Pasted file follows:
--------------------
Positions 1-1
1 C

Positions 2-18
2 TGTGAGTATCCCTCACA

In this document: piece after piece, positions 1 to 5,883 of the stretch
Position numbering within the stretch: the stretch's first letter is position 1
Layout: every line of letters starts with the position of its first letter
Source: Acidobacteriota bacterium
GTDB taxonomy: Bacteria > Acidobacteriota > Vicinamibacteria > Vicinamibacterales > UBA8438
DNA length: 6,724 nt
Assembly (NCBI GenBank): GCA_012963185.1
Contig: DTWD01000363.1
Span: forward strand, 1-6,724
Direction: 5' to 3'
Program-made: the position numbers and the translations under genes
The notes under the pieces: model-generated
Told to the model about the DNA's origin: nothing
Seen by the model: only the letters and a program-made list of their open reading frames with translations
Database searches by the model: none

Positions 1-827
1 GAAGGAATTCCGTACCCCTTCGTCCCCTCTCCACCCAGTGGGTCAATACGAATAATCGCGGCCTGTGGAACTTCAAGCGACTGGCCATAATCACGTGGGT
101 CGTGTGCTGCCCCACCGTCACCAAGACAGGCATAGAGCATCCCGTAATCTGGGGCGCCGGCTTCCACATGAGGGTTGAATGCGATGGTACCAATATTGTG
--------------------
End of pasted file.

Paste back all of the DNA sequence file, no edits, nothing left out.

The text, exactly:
Positions 1-1
1 C

Positions 2-18
2 TGTGAGTATCCCTCACA

In this document: piece after piece, positions 1 to 5,883 of the stretch
Position numbering within the stretch: the stretch's first letter is position 1
Layout: every line of letters starts with the position of its first letter
Source: Acidobacteriota bacterium
GTDB taxonomy: Bacteria > Acidobacteriota > Vicinamibacteria > Vicinamibacterales > UBA8438
DNA length: 6,724 nt
Assembly (NCBI GenBank): GCA_012963185.1
Contig: DTWD01000363.1
Span: forward strand, 1-6,724
Direction: 5' to 3'
Program-made: the position numbers and the translations under genes
The notes under the pieces: model-generated
Told to the model about the DNA's origin: nothing
Seen by the model: only the letters and a program-made list of their open reading frames with translations
Database searches by the model: none

Positions 1-827
1 GAAGGAATTCCGTACCCCTTCGTCCCCTCTCCACCCAGTGGGTCAATACGAATAATCGCGGCCTGTGGAACTTCAAGCGACTGGCCATAATCACGTGGGT
101 CGTGTGCTGCCCCACCGTCACCAAGACAGGCATAGAGCATCCCGTAATCTGGGGCGCCGGCTTCCACATGAGGGTTGAATGCGATGGTACCAATATTGTG